Phelps-like le Clos, Peaty light up Commonwealths

Chad Le Clos of South Africa reacts. (Reuters pic)

GOLD COAST: Chad le Clos made history and Adam Peaty completed a four-year unbeaten cycle as two of the Commonwealth Games’ top swimmers lit up the Gold Coast on Saturday.

Le Clos’s 200 metres butterfly victory made him the first man to win the same event three times at the Games, while Peaty extended his remarkable 100m breaststroke winning streak.

It came on a day when Australia won two more swimming golds and another two in track cycling to reach 20 at the top of the medals table, ahead of England on 14.

Le Clos grabbed his second gold of these Games and sixth overall with victory in the 200m fly, his pet event, in which he famously stunned Michael Phelps at the 2012 Olympics.

Although two women, Australia’s Leisel Jones and Petria Thomas, have won the three golds in the same event, le Clos becomes the first male swimmer to complete a hat-trick.

“I wanted to get the three — 2014, 2016, 2018. No one has done the triple before so I feel like the Michael Phelps of the Commonwealth (Games) — I’m happy.”

World record-holder Peaty, however, was less satisfied with his 100m breaststroke, despite extending an unbeaten run which dates back to his Commonwealth victory in 2014.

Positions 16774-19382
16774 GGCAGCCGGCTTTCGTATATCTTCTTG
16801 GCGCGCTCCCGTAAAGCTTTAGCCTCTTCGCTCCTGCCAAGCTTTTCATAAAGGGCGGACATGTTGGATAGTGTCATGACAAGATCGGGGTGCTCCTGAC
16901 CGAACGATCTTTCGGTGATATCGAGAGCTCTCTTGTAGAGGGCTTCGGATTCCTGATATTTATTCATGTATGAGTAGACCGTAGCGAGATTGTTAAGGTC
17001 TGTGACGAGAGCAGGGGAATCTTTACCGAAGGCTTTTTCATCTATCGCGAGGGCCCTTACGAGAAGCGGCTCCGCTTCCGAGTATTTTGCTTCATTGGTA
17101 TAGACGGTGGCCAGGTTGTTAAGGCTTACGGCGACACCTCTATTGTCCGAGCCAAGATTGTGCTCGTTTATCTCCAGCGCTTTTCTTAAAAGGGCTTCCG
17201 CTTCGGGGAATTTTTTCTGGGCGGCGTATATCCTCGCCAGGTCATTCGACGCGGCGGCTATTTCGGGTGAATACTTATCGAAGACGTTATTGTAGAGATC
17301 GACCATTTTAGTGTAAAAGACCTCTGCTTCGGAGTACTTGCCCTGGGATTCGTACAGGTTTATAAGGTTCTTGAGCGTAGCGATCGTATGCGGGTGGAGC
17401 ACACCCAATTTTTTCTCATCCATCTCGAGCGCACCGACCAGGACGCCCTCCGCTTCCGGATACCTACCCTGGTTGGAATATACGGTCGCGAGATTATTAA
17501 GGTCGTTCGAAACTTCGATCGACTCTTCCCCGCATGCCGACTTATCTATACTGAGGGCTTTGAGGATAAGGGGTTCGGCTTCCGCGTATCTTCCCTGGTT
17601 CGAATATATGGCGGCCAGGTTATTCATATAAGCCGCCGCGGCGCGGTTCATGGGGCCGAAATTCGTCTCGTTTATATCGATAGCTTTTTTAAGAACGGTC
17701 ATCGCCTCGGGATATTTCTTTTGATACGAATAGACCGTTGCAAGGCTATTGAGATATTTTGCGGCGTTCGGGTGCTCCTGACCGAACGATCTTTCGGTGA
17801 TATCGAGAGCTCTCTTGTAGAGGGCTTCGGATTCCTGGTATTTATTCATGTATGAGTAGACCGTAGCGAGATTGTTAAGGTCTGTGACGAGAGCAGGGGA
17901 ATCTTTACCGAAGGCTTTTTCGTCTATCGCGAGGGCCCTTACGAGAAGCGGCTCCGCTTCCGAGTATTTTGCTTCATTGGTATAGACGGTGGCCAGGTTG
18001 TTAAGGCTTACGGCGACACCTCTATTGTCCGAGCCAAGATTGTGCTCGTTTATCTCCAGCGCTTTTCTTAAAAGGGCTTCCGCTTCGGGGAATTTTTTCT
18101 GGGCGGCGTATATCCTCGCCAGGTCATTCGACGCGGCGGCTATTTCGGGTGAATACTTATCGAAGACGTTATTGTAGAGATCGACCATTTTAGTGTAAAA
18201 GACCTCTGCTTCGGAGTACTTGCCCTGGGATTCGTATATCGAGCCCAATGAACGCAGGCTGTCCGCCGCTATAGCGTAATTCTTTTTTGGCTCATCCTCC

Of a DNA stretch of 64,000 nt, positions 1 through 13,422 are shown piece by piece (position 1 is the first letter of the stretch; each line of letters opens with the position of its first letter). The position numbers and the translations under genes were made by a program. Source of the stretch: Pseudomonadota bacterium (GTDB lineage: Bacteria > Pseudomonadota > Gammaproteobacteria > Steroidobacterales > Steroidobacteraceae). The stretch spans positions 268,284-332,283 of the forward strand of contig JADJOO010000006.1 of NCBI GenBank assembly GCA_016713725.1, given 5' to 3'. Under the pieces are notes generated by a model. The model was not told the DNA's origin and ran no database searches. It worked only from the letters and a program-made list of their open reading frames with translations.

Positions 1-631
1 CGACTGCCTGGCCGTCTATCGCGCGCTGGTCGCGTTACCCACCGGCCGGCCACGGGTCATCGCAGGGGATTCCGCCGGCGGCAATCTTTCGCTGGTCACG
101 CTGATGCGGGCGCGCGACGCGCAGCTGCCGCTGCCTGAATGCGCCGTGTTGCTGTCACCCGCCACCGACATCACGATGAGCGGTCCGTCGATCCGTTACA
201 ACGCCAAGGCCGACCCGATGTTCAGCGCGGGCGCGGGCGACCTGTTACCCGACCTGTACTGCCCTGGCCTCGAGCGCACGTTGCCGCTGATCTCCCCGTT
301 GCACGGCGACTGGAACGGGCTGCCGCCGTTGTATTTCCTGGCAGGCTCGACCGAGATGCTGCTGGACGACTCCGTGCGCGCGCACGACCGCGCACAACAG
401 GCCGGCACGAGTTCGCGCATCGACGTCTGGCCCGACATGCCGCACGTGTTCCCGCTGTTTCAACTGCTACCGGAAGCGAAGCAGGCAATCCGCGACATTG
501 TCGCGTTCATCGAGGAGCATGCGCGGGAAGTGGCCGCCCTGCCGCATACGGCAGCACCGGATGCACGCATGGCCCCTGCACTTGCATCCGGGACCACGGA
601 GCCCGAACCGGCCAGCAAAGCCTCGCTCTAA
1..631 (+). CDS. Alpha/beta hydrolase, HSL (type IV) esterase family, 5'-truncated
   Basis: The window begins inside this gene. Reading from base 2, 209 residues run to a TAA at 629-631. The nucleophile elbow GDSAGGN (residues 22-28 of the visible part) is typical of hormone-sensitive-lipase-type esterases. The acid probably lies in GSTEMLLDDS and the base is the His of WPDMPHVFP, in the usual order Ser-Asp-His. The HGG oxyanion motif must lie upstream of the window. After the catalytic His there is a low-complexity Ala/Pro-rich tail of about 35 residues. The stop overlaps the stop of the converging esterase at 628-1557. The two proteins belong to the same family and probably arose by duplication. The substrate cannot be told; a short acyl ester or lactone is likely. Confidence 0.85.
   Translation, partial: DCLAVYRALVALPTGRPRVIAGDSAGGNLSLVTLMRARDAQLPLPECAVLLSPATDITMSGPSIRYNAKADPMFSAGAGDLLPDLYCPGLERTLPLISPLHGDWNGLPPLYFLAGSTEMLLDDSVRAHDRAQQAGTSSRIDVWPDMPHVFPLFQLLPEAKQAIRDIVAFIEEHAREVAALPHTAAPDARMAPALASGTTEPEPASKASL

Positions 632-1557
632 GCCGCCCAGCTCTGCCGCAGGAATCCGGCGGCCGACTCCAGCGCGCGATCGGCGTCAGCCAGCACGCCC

“I think I was on world-record pace at 50m but I was cramping up with 50 to go and that never happens,” said Peaty, 23.

“It’s been a big learning curve here. My stroke feels nowhere near where it should be. I think we’ve got to go back to the drawing board.”

Australia’s Cate Campbell won the women’s 50m freestyle for her second gold of the Games, and Ariarne Titmus anchored the hosts to victory in the 4x200m freestyle.

Heavy crash 
At Anna Meares Velodrome, Australian cyclist Sam Welsford won the men’s 15km scratch race and Kaarle McCulloch triumphed in the women’s 500m time trial — but world champion Matthew Glaetzer was stunned in the sprint.

England’s Nile Wilson gritted his teeth through a wrist injury to win the all-around gymnastics, pipping team-mate James Hall on the final apparatus, the high bar.

“It went down to the last piece, you can’t write it,” said Wilson. “To finish like we did, and get gold and silver, with one of the best high-bar routines I’ve put together — it’s the best feeling.”

Canada’s Ellie Black took the women’s all-around title to add to her team gold won a day earlier.

Australia edged Jonny Brownlee’s England to win the triathlon mixed team relay and in the Games’ inaugural para triathlon, Australia’s Bill Chaffey took bronze after a heavy crash on his hand bike.

Malaysian squash legend Nicol David, an eight-time world champion, beat England’s Alison Waters 3-2 to reach the semi-finals as she bids for her third straight title.

But there was a major shock in the men’s competition as Malaysia’s 12th seed Nafiizwan Adnan beat England’s two-time defending champion Nick Matthew 3-2.

At the beach volleyball, there was a minute’s silence and Rwanda’s players wore black armbands to commemorate victims of the 1994 Tutsi genocide.

In hockey, Pakistan used a late video referral to earn a 2-2 draw with arch-rivals India, with Ali Mubashar slamming home a penalty corner at the end of a bad-tempered game.

But India extended their weightlifting haul to six medals as Sathish Kumar Sivalingam won the men’s 77kg and Venkat Rahul Ragala triumphed in the 85kg category.